Review: William Hooker – Aria: The Italian Project

William Hooker has been playing on the New York scene for many years. I first heard about him not long after I returned to New York City in 1973. I had been living in Boston, playing with David S. Ware’s band Apogee. Ware met Hooker at some point and recorded on one of his earliest record releases, …Is Eternal Life. Moving forward to the present, Aria: The Italian Project, is Hooker’s latest offering.  I found this recording very uneven. The way the songs are put forth, listeners will have to decide what they make of it. Every musician that plays free jazz is a symbol for their method of how to play this music. Nearly all musicians have philosophical ideas, which accompany their music methodologies. This can be good or bad. As one nameless record producer shared, “Marc, sometimes, there’s more philosophy than there is music!” I was amused by his comment but I recognized the truth of what he was saying.

The first track, “Improv I,” opens with a repeated piano figure. His sidemen do little improvising during this interlude. Everything is centered around the melodic motif. Hooker’s poetry recitation follows shortly. He is one of a few jazz artists who uses spoken words with his musical presentations. On Davis is right at home in this setting as one of two guitar players. His sparse use of chords, allowing them to linger throughout this song, is highly effective. The spoken word parts serve as prelude to the drum solo that’s up next. Hooker’s drumming is very articulate throughout this album and he dominates the improvisational space on the opening piece while maintaining tight control over his bandmates’ output. The rest of his bandmates stick to the main theme and thus they are not drawn into the spider web he creates on the drums. It’s almost as if we’re listening to two groups performing simultaneously. Each is doing their own thing.

Track two, “Selfcommunion,” continues with the same piano riff we heard on “Improv I.” This is a very short track, echoing the opening theme repeatedly, like the Miles Davis song, “Nerfertiti.” Track three, “Clowns,” opens with a beautiful Italian melody on saxophone. The song is quite melodic, almost like a song one might hear in a movie. The ensemble playing supports the strong melodic elements. There’s no dissonance anywhere to be found on this piece. It’s a straight forward melody that’s well-played by the members in the band.

Track four, “Funiculi Funicula,” is a well-known Italian song. Most listeners will recognize it immediately. Dave Soldier’s interpretation of this song is spot on. He does an excellent job phrasing the melodic lines. He is joined by On Davis, who brings a bluesier treatment to Dave’s straight-forward playing.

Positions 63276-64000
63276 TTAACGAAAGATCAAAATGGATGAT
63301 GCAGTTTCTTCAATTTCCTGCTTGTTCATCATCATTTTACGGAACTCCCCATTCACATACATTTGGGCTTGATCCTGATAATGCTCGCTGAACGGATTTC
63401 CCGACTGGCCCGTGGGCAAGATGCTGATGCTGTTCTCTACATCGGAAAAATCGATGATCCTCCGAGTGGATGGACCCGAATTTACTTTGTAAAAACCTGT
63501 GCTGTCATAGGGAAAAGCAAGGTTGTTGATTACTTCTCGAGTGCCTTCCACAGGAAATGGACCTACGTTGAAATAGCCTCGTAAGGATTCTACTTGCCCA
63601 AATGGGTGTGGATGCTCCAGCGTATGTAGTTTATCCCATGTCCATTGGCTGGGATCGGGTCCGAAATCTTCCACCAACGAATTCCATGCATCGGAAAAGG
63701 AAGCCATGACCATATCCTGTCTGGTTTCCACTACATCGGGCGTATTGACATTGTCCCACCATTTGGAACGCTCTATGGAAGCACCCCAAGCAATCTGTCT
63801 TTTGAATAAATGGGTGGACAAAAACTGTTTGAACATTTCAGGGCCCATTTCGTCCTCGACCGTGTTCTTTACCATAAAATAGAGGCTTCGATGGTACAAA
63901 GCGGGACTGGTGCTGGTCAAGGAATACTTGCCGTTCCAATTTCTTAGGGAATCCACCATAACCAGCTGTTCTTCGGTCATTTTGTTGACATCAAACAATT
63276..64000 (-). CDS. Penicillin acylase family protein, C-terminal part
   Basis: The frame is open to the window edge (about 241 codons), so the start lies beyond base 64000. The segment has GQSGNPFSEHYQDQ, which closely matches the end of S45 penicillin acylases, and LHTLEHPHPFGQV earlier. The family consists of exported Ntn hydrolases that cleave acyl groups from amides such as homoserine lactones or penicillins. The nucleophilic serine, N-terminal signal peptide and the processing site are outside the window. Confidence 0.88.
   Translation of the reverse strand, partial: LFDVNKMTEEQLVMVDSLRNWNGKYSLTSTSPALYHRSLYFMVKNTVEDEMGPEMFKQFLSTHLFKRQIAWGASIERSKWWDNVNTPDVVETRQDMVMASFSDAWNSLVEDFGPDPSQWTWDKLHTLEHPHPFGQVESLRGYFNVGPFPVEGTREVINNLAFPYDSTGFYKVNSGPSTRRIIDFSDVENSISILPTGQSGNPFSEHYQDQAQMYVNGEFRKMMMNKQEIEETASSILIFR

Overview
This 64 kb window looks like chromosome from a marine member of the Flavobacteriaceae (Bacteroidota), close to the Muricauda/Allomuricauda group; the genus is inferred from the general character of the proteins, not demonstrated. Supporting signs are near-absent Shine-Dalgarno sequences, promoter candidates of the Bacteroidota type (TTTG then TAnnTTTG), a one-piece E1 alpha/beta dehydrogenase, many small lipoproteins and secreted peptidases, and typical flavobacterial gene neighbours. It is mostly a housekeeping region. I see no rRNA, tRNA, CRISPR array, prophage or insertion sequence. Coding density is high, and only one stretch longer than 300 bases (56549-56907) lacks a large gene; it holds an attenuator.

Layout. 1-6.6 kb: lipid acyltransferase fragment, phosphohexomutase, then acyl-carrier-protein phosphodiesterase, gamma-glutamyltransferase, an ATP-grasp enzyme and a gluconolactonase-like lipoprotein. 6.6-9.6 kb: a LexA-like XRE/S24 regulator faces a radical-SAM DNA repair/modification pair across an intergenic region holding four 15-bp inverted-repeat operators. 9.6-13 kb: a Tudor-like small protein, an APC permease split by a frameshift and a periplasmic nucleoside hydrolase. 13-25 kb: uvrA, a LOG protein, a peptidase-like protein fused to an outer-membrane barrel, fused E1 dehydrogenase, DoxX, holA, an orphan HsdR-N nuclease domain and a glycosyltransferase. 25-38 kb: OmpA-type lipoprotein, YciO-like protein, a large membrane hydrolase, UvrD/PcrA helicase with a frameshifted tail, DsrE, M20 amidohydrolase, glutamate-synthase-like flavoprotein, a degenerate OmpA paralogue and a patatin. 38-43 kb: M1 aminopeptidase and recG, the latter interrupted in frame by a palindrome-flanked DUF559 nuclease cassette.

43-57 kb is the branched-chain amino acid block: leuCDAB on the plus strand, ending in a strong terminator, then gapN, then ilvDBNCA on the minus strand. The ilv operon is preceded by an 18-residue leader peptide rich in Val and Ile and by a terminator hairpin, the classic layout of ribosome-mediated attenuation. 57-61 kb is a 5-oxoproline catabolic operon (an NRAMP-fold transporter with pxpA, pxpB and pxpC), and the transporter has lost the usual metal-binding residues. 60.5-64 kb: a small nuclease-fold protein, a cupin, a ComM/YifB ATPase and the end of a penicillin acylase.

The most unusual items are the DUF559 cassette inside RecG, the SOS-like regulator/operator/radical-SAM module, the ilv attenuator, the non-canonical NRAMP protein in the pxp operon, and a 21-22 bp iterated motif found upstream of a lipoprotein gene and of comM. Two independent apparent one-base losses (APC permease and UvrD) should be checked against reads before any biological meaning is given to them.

Track 5, brings us to “Improv II,” with the same piano riff we heard on “Improv I!” Hooker jumps into his poetry briefly followed by loud drumming, touching base on African and free jazz drumming. This time, the band goes into a frontal attack! This doesn’t last long, as the group returns to the main riff. Hooker uses displaced accents to highlight portions of this piece. He is joined by Soldier, this time on violin.

Track six, “Sante Lucia,” comes across as a piece Jimi Hendrix might have done. It’s a very experimental electric guitar showcase! On Davis is joined by Mark Hennen on piano, a longtime associate of Hooker. This piece is free but it’s not anything I’ve previously heard. Once Soldier joins in the mix, it’s get even more convoluted. Hooker climbs aboard applying a steady beat with the bass drum, pushing the band in a new musical direction.

Track seven, “Epilogue,” begins with a similar drum beat as was used near the end of the previous song. This time, Hooker plays the beat much faster without the use of his bass drum. It’s a variation of what metal drummers call “blast beats!” The saxophonist plays a slow melody while Hooker is executing this rapid pace which eventually isolates into a duo between the two instruments. Hooker is in the fast lane and does some of his best drumming on this piece.

Track eight, “Improv III,” provides yet still, one more take on this song. Hooker’s drumming is the main attraction this time around. There’s an additional sustained guitar chord plus Soldier on violin. This interpretation is much looser than the previous versions. Towards the end, Hooker adds some spoken word.

Track nine, “Clown (Alternate)”, revisits this song. The melody is quite nice. The band dominates with lots of melodic support, while Hooker chooses to rumble on the drums in the background. My sense is they’re trying to play the song free but the melody won’t let them. Some songs don’t lend themselves to a free approach so easily. The band wisely chooses to let the song end after a short musical excursion. As I said at the beginning, this recording sounded uneven to my ears. I would have preferred to have heard more songs as opposed to hearing multiple takes of the same tunes. William Hooker fans will enjoy this recording, his drumming has never been better.

Album Information

Personnel

  • William Hooker – Direction/Drums and vocals
  • Mark Hennen – piano
  • On Davis – guitar
  • Welf Dorr – reeds
  • Richard Keene – reeds
  • Dave Soldier – violin & guitar
  • Louie Belogenis – reeds

Track Listing

  1. Impro I (9:25)
  2. Selfcommunion (2:07)
  3. Clown (2:50)
  4. Fuliculi Fulicula (1:21)
  5. Impro II (5:35)
  6. Santa Lucia (5:01)
  7. Epilogue (5:49)
  8. Impro III (5:48)
  9. Clown [Alternate] (2:56)

Recorded at Dolan Studios, New York University by Aggie Hsin Wa Tai; cover art by Detta Andreana; photography by Enid Farber; mastering by Sheldon Steiger.

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